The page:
The Trouble with Maps…


‘A map can tell me how to find a place I have not seen, but have often imagined. When I get there, following the map faithfully, the place is not the place of my imagination. Maps, growing ever more real, are much less true.’

Jeanette Winterson, Sexing the Cherry

A map constitutes relationships and connections, divisions and boundaries. To adults, they are a means of organising space and navigating new territories. They offer a representation of landscape: time over distance, a way to make sense of the world, to orientate and affirm ourselves – by far the greatest use of Google’s geo-spatial applications is people searching for their own house. Children approach maps very differently, a fusion of imagination and geography  – a doorway to a world imbued with mystery, secrets and promise –  which they enter, not as visitors, politely following or observing, but as actors, running, shooting, fleeing marauders, flying on horseback to safety.

The first time I studied a map was in Hove Library, spread across a table upstairs in the old reference room, with its chipped plaster cornicing and Chinese students slumped over text books, asleep.  I traced my fingers along red arteries of roads and pink bridle paths, not understanding the difference between nautical and land miles, or between orange OS Explorer maps and the pink Landrangers neatly lining the shelves with their worn spines numerically ordered.  The plan was to walk cross-country from Bristol to Brighton. When I told friends, (usually male), they said  paper maps were redundant, Digital maps were the future. I should  download an OS app and plot my co-ordinates digitally. But I liked the feel of a map, the creamy thick paper which snapped when you folded it, the delicate contoured lines; miniscule symbols and legends. I liked to lay the maps out on the floor end to end and see a journey of 170 miles reduced to five feet.  The same journey on an iphone screen truncated into small portions was impossible to imagine or contextualise.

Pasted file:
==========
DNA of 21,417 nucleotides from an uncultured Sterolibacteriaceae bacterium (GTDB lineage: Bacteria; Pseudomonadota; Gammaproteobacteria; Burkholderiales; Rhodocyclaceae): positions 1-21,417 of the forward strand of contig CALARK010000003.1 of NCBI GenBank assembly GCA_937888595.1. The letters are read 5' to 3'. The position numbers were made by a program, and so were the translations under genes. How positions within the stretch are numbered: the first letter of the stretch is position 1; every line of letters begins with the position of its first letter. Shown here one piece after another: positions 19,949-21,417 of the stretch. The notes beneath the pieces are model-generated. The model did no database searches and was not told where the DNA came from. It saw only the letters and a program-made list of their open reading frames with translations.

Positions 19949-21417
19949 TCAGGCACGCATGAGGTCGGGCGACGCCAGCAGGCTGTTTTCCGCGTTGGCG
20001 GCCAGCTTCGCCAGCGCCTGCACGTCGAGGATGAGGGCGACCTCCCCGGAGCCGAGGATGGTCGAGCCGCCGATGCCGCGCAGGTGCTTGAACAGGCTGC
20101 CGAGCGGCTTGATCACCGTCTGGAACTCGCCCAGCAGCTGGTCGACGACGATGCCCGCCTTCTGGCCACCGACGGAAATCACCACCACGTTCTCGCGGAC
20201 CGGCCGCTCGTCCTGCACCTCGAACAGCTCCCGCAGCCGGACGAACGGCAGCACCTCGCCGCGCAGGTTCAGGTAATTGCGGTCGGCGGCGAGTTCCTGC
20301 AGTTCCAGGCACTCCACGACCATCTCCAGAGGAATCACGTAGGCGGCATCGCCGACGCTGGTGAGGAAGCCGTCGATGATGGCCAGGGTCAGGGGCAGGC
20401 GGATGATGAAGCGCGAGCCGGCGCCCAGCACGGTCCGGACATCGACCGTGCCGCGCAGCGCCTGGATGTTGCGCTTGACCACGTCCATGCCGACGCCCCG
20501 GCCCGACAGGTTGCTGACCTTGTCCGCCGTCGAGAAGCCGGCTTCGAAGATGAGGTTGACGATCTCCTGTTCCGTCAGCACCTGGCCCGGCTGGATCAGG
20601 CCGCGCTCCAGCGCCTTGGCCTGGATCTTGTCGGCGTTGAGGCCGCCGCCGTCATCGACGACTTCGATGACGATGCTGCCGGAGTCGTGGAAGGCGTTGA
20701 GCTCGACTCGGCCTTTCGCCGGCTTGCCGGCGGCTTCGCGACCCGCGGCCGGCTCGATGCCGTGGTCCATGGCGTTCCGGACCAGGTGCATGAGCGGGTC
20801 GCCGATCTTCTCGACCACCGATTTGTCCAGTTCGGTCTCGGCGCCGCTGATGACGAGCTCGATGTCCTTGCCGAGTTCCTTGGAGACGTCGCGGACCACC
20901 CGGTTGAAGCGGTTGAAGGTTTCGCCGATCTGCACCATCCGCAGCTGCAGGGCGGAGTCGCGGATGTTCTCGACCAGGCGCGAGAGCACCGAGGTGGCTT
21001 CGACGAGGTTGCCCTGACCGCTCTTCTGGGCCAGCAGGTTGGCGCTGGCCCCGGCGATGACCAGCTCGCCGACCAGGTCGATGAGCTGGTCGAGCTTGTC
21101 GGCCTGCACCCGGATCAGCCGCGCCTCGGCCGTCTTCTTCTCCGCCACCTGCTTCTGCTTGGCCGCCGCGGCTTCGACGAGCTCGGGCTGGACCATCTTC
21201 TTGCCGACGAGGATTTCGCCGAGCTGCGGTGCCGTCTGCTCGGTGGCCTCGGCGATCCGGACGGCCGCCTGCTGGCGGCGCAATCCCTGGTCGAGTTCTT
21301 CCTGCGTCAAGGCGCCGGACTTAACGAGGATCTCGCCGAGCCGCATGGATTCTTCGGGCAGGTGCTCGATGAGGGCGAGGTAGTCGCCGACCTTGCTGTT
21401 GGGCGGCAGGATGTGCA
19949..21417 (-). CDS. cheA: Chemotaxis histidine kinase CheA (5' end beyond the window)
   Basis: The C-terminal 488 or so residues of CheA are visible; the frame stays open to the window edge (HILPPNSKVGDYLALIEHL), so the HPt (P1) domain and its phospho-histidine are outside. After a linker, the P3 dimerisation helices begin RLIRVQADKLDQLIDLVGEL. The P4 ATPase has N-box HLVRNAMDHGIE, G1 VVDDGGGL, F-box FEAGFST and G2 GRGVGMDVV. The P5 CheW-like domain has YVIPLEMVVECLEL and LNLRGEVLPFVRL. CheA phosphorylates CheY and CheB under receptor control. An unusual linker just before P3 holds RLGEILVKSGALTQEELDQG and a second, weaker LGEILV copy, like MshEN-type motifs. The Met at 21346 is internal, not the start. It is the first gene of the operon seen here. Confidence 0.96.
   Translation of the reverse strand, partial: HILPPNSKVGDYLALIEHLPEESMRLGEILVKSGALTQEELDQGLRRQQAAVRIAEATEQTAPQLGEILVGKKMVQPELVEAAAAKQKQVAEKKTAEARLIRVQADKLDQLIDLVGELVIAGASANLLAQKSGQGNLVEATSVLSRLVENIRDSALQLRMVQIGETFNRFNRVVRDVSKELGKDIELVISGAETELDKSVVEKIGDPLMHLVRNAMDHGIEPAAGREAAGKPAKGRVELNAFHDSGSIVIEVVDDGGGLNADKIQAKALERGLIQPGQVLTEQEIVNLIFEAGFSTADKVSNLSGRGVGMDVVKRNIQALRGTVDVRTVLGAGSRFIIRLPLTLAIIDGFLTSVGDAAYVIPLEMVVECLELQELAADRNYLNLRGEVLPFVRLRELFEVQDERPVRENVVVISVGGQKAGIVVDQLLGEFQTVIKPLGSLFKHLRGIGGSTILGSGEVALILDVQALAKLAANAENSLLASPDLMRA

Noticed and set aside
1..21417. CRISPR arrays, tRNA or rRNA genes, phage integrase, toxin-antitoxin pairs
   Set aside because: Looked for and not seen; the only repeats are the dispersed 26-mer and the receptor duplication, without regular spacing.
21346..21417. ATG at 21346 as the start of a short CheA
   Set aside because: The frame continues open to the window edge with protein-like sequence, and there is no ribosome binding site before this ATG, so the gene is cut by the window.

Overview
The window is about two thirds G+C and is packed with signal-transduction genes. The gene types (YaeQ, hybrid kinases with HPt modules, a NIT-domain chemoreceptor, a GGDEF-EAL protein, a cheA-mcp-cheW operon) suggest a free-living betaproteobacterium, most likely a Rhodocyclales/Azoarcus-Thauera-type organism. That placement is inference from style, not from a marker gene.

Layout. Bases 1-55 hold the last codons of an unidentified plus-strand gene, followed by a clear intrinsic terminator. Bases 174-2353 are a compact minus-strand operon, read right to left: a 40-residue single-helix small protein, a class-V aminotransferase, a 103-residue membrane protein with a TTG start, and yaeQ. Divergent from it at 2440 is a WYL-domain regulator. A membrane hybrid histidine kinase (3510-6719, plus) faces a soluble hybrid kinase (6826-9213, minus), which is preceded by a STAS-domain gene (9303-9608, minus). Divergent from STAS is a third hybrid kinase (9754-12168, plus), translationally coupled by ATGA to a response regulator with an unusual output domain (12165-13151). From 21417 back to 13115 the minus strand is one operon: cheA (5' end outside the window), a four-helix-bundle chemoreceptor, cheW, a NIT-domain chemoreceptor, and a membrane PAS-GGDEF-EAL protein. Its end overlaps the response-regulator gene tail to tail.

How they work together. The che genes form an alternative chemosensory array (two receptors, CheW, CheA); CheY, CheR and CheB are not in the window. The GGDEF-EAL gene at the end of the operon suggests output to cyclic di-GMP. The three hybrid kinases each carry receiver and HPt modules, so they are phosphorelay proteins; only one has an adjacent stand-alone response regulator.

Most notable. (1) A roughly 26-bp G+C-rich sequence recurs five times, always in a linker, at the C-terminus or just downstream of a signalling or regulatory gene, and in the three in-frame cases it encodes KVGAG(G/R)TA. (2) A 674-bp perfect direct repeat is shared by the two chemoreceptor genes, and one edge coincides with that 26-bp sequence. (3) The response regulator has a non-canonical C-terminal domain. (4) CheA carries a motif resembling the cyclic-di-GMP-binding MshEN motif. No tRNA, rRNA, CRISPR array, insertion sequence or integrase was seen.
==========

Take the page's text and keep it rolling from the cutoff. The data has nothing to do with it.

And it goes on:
A recent experiment at UCL, highlighted the role map making plays in developing our neural pathways. A team of researchers took participants on a guided tour of Soho, and subsequently under laboratory conditions, asked these participants to navigate the same area virtually through a computer game, requiring them to make detours and diversions, drawing on the knowledge of the previous day. MRI scans showed changes to the hippocampus, the brain’s grey matter, the seat of memory, spatial awareness and navigation which regulates emotions, and memory.  These changes didn’t occur in the brains of those following GPS instructions. Compliance, it seems, does not create neurological links. The brain thrives on making meanings and relationships.

Cognitive mapping is the process by which we acquire, order and recall information about our spatial environment – how we define ourselves in relation to it and find destinations repeatedly.  Maps of the skies, of the Plaeides were found in the caves of Lascaux, dating back 17,000years. The oldest map in the world, the Imago Mundi, dates back to between 700 and 500 BC, leading to assumptions that  humans are ‘natural map-makers (but curiously not natural map readers). Yet, maps only became widely used in the West in the 1400s, paralleling a rise in populations (which  made direct communications more difficult), and the birth of the nation state. They offered an ideal means to create national identity and exert power through boundaries.